The fact that fetuses cannot speak, and do not have opinions — the absence of that autonomous voice — changes the entire nature of the issue. There cannot be an “Up From Slavery” or “Diary of Anne Frank” of the fetal experience. Instead what we have are people claiming to speak for fetal persons, arrogating to themselves the role of defenders of an entity which others do not believe to exist and for which there cannot ever be evidence of existence.
There are ample psychological and political rewards to assuming the role of defender of the defenseless. It is a role that is even easier to assume when the defenseless entities are incapable of speaking for themselves, because there is no “themselves” to speak.
Now let’s turn to the real thrust of Megan’s post, which is I think a powerful and interesting one. It is that we ought to be as concerned with the motivations of pro-life Christianist terrorists as we are with the motivations of Palestinian terrorists:
Like many contributers to Obsidian Wings, I can understand the structural forces that contribute to Palestinian terrorism without believing the terrorism is legitimate. Unlike them, apparently, I don’t find it all that hard to transfer that understanding to the fringes of our own democratic system.
There are different ways for polities to respond to the problem of violence at the fringes of the political system. And the proper response depends both on the nature of the people who are engaging in the violence, and on the legitimacy or remediability of their claims.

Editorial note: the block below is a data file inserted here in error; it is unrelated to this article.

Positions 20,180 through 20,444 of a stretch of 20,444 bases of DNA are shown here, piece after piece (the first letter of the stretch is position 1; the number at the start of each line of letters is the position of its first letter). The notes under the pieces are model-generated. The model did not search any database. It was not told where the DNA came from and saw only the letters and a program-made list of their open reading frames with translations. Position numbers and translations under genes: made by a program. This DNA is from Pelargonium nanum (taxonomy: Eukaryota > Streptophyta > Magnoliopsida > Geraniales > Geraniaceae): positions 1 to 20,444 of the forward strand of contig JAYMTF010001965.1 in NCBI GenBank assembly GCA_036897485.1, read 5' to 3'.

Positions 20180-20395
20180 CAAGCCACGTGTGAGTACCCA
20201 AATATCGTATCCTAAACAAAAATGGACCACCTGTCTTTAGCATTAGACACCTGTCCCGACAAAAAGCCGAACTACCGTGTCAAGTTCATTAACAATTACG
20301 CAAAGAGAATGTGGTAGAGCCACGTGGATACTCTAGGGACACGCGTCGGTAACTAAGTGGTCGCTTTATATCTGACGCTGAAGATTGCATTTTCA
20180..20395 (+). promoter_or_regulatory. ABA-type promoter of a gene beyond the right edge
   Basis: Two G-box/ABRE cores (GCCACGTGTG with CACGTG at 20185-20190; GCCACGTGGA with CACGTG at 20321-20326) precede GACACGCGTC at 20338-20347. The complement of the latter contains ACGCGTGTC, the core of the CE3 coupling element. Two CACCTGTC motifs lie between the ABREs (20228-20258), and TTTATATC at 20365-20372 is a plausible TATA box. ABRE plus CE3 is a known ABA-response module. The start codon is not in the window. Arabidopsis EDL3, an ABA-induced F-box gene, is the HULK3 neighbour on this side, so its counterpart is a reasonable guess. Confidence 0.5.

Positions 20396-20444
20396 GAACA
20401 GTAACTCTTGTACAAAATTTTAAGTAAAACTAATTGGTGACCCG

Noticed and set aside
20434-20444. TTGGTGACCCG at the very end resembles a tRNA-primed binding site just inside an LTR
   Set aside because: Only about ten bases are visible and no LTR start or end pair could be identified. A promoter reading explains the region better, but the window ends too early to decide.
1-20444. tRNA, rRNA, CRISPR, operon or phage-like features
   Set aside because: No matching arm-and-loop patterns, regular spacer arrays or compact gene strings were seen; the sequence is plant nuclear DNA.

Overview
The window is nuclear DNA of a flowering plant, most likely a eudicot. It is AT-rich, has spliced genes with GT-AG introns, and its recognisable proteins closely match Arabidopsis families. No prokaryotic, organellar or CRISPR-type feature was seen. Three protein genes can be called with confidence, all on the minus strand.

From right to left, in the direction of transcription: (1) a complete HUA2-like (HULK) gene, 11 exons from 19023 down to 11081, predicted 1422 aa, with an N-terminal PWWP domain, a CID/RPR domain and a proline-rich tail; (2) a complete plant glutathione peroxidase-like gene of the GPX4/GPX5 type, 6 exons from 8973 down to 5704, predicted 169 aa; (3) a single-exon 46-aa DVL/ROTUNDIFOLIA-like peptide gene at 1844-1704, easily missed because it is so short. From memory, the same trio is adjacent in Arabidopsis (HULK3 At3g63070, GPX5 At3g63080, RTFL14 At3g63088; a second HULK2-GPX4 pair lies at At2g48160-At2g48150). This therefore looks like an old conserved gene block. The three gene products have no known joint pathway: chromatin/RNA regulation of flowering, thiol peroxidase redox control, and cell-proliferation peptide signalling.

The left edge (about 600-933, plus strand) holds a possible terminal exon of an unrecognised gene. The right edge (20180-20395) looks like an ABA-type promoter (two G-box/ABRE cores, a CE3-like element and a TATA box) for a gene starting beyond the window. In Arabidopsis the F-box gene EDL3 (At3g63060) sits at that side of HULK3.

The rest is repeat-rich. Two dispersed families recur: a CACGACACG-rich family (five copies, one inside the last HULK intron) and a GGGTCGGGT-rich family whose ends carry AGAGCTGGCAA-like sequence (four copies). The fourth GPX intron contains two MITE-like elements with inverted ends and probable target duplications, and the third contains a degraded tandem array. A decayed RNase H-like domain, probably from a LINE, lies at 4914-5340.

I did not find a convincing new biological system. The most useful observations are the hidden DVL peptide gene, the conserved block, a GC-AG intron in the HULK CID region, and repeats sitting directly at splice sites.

Pro-life terrorists in the US are less like Palestinian terrorists than they are like the Serbian death squads who carried out ethnic cleansing in Bosnia and Kosovo, or the Oklahoma City or 9/11 terrorists. Palestinian terrorists act mainly in pursuit of national self-determination and an end to Israeli oppression. These are real interests appertaining to real people who also speak for themselves. But the Serbians who assassinated Kosovars in defense of the proposition that “Kosovo shall always be Serbian” (regardless of who actually lived there), or the 9/11 terrorists who killed 3000 people as part of a messianic crusade to restore the Caliphate (or something), or the Oklahoma City bombers who acted to stop the Tyrant Bill Clinton from establishing an atheist one-world government, were acting on behalf of imaginary constituencies.